The American Film Institute has announced the projects and teams that it has selected for its Enhanced TV Workshop. Now in its seventh year, the AFI workshop brings together TV producers and design and technology advisors or mentors over a six month period to prototype interactive applications with the ultimate objective of delivering an enhanced broadcast programme.

This year the eight selected projects will cover a variety of genres, from history and science, a drama about a group of lesbian friends and a gay makeover show, to children’s education and an adult literacy programme, but the staples of news and sport are not represented.

The emphasis seems to be on laudable productions rather than commercial applications, with MTV perhaps being the most mainstream.

Each project will target a different platform including cable and satellite services, personal computer and games console.

This year it seems there will be less emphasis placed on two-screen experiences, combining web and television, with a greater attempt to produce integrated enhanced television programming.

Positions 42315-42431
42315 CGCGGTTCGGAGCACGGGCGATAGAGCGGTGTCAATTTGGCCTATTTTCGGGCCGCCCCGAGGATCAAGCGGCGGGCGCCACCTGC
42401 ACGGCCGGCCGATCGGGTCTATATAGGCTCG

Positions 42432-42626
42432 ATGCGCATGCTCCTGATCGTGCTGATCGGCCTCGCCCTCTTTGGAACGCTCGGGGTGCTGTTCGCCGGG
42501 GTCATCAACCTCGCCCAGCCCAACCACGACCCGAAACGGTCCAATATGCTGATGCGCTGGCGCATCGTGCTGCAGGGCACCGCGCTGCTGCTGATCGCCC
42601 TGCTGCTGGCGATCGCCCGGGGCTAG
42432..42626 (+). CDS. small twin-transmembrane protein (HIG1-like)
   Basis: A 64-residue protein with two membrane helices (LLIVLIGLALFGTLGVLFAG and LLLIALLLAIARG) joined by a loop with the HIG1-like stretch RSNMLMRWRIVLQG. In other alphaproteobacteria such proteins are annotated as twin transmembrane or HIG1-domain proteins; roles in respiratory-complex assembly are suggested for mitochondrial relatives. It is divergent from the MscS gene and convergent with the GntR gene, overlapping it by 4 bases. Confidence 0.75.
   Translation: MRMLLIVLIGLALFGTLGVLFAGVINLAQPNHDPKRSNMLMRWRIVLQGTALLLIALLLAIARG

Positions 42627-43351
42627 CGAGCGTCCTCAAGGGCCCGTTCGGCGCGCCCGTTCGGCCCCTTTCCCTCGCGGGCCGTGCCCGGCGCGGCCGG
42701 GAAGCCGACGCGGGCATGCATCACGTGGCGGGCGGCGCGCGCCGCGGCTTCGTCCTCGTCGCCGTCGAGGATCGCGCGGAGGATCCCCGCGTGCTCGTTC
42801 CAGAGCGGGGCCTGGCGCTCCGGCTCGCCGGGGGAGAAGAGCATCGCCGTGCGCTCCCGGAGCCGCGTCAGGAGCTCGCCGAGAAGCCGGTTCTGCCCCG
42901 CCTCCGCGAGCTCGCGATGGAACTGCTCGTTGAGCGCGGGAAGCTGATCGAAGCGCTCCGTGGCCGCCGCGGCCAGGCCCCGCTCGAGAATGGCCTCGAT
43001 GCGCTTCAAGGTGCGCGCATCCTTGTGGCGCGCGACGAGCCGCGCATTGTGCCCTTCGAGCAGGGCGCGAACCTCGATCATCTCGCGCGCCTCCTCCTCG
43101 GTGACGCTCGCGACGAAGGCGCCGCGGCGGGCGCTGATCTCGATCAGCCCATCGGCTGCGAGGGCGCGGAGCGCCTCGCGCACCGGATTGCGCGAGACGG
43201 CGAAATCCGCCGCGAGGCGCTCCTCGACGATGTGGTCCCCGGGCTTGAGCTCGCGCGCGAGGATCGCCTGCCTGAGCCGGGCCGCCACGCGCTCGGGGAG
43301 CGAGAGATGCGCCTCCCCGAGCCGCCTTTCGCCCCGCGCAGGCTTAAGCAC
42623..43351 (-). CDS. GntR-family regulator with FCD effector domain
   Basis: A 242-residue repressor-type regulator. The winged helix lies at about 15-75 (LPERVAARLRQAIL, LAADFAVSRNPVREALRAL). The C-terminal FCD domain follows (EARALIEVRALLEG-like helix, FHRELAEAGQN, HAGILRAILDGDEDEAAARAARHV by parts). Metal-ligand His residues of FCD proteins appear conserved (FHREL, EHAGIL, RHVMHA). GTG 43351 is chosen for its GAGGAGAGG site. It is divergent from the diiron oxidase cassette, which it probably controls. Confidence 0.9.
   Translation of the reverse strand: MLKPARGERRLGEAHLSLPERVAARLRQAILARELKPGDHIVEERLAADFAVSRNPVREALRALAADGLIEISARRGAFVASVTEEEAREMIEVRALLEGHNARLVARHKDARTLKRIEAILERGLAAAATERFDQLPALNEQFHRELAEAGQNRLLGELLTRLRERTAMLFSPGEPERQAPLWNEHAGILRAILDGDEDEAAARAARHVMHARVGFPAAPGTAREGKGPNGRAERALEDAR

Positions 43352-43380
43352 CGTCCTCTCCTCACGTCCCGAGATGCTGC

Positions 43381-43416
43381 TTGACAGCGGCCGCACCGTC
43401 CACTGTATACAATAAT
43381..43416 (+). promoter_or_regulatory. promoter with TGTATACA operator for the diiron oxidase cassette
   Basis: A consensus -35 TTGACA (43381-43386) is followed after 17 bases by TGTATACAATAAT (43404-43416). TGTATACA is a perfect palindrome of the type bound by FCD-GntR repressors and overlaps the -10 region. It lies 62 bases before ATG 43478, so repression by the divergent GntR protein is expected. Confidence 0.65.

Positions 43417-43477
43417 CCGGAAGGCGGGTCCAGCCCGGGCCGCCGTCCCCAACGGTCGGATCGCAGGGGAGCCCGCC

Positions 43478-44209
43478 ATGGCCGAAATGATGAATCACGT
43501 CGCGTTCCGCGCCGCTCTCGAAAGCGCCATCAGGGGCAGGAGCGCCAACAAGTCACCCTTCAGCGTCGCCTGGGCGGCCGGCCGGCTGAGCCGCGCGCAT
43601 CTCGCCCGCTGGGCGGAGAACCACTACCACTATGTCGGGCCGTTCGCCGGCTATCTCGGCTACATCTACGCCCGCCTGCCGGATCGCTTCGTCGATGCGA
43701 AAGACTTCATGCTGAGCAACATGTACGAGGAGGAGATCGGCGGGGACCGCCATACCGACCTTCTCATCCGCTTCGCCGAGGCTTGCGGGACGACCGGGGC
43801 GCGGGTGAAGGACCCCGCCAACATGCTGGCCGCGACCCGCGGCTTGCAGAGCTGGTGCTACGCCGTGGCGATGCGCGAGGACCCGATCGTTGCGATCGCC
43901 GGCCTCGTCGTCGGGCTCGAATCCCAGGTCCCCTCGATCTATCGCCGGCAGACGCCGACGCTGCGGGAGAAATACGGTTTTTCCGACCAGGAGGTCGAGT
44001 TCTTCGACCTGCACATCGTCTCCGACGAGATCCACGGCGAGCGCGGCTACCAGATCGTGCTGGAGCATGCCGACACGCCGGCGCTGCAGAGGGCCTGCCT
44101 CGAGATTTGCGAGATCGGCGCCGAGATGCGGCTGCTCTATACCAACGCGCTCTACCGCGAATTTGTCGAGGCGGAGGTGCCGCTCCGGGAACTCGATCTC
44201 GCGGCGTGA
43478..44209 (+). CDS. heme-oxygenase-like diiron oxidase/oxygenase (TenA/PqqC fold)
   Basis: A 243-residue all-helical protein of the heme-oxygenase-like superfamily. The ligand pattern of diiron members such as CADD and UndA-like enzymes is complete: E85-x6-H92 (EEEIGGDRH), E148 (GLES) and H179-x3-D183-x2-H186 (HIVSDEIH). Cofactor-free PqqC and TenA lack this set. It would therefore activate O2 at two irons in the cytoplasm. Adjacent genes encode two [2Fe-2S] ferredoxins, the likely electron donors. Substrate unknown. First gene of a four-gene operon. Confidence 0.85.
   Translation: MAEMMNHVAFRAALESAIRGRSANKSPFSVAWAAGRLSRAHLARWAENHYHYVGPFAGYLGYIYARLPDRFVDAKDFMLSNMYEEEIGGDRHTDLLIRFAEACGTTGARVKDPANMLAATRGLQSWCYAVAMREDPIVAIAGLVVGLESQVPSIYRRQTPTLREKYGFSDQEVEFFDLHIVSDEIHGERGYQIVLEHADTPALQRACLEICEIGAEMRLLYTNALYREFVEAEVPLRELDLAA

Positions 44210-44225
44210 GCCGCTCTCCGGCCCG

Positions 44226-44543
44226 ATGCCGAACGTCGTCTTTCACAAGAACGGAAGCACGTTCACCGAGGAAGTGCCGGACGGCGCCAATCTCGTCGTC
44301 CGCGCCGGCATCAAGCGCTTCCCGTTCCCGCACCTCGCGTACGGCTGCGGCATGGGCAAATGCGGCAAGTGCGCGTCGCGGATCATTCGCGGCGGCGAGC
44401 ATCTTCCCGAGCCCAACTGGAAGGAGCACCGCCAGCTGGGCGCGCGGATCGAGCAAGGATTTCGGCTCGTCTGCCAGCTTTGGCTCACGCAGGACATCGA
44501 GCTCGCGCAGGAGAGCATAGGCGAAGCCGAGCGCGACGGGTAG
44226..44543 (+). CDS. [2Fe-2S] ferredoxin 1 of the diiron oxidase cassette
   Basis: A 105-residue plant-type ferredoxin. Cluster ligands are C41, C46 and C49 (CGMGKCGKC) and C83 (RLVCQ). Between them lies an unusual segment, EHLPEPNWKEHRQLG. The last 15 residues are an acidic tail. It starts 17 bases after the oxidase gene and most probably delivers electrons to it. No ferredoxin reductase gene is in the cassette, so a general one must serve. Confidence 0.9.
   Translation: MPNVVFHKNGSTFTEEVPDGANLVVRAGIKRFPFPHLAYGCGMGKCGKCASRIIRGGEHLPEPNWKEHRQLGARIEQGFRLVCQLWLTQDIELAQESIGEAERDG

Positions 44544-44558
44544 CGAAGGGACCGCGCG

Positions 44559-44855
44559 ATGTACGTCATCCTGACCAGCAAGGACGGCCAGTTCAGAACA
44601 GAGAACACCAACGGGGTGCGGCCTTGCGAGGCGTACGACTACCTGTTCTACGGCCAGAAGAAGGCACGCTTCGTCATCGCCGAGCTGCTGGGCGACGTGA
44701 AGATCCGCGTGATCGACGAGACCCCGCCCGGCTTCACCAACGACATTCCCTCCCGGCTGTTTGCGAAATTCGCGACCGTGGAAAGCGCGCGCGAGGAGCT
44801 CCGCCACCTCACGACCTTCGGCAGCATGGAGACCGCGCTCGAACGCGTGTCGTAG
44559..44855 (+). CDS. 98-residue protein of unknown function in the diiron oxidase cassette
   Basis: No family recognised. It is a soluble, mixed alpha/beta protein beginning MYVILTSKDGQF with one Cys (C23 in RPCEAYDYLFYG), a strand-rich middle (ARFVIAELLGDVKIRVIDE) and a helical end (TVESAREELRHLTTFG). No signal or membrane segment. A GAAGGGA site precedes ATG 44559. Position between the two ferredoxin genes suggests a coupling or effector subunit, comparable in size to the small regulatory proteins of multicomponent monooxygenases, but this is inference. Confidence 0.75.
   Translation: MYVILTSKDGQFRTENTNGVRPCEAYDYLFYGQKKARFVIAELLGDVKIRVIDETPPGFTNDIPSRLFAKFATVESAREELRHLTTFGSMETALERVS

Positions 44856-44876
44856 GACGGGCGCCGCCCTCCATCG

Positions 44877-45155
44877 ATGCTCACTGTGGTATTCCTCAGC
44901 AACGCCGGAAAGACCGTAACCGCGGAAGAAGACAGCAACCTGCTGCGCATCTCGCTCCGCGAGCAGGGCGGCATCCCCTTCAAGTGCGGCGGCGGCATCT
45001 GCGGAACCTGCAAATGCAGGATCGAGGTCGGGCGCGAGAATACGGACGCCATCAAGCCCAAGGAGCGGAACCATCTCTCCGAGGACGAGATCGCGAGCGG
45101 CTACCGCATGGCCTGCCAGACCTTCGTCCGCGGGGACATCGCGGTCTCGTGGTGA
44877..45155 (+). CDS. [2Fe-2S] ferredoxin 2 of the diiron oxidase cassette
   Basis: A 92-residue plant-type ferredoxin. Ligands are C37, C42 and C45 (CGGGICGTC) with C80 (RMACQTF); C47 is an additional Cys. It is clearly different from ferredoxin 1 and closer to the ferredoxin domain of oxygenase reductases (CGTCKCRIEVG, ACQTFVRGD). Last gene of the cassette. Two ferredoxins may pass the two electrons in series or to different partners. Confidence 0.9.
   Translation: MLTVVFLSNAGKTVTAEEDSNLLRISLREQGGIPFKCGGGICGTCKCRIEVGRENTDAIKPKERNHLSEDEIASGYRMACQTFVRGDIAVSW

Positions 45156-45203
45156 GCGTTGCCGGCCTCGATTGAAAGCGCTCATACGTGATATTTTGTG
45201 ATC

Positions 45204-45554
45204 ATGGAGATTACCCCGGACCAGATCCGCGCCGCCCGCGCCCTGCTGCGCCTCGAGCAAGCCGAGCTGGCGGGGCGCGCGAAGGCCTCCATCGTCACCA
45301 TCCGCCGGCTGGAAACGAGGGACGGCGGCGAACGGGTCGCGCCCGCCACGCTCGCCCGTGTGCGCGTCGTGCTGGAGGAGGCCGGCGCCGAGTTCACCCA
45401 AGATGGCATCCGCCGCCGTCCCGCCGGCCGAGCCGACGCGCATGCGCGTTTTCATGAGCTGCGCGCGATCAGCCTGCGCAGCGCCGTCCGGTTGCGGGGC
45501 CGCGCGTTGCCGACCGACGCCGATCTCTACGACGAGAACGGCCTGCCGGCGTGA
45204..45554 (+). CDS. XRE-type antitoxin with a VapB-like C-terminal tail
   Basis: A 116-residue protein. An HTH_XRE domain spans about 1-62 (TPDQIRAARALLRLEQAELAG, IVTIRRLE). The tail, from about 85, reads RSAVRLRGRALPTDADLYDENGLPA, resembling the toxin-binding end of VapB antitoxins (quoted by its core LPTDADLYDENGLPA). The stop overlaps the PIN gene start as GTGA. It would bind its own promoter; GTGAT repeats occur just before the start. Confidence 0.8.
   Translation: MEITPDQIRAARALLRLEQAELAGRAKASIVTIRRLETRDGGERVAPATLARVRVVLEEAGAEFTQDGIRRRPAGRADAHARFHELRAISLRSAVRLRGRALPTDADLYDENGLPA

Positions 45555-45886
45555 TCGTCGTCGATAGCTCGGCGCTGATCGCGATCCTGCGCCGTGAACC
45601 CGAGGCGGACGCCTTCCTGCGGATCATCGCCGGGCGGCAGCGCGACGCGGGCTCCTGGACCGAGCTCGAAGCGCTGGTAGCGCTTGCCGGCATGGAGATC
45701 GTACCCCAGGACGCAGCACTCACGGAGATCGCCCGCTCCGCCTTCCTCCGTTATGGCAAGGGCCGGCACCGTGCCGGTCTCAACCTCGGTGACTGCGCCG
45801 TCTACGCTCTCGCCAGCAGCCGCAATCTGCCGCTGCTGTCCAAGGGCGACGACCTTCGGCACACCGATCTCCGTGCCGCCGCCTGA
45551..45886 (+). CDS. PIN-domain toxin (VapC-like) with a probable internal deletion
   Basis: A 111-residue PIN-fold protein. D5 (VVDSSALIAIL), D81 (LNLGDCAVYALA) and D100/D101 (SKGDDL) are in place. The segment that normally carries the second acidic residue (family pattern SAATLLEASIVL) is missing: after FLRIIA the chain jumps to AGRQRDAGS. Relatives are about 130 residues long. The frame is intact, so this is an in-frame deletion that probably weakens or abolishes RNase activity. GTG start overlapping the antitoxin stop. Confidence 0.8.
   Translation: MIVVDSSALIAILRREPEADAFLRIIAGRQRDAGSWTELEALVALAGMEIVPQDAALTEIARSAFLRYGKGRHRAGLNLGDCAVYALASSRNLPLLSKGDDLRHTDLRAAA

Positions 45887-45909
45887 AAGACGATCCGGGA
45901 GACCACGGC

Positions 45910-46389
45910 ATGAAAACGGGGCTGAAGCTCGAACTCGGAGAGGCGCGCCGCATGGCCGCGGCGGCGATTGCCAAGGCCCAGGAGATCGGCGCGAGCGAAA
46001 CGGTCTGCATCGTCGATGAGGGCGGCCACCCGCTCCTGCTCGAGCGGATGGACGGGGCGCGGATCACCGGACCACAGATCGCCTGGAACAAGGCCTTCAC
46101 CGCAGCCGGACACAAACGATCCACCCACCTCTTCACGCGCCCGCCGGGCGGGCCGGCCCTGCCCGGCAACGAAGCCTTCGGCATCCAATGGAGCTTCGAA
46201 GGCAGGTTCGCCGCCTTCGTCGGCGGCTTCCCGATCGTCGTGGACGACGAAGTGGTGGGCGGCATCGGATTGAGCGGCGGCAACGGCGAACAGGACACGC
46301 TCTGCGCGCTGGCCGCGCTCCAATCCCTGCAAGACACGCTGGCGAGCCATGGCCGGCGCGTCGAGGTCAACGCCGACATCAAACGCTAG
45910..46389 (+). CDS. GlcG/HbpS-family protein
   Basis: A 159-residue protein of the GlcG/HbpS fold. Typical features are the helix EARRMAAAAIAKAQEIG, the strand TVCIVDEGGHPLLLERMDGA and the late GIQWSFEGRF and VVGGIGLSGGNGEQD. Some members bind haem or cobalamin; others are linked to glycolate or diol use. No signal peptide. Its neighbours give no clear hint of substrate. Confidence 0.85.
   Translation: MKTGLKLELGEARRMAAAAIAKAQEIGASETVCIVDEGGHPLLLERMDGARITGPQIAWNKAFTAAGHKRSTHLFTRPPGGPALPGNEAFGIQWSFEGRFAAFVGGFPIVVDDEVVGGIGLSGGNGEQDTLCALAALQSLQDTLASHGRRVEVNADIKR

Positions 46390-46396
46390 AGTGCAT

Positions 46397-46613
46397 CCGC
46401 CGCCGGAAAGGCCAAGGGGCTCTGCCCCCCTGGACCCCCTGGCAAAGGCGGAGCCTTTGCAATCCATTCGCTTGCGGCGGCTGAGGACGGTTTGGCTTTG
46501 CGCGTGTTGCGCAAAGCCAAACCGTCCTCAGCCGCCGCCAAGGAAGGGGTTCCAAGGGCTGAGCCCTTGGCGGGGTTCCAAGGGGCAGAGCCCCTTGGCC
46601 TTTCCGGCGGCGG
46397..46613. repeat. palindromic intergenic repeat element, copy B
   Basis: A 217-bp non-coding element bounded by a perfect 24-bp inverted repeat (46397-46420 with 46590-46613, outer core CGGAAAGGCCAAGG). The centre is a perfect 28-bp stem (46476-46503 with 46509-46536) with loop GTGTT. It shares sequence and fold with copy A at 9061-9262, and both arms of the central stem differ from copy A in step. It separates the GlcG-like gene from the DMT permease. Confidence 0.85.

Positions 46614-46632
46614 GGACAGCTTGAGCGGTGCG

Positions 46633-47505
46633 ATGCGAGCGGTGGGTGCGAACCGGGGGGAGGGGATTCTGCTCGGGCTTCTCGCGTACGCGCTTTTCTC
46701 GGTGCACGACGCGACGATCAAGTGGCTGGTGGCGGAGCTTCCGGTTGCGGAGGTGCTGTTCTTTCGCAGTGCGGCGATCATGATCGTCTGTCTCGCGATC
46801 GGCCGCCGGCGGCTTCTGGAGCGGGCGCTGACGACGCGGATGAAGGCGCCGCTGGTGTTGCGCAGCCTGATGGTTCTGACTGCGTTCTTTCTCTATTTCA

A number of different development approaches will be employed, with separate projects using authoring systems from emuse, Ensequence and Zetools, while others will be developed with support from NDS and Sun Microsystems.

The programming is drawn from public service television and cable channels. However, the primary networks are notably absent, as are the major cable and satellite operators.

American Experience, WGBH/PBS
Platform tbd (emuse)

Dinosaur Highway, The Science Channel
Games console (Proteus)

Dora The Explorer, Nickelodeon
Satellite (Ensequence)

Friday@Noon, Scripps
MSN Video (Zetools)

The L Word, Showtime
OCAP (Vidiom)

MTV2, MTV Networks
Satellite (NDS)

Queer Eye for the Straight Guy, Bravo
Windows Media Center/wireless (Schematic)

TV411, The Adult Literacy Media Alliance/PBS
Cable (Sun)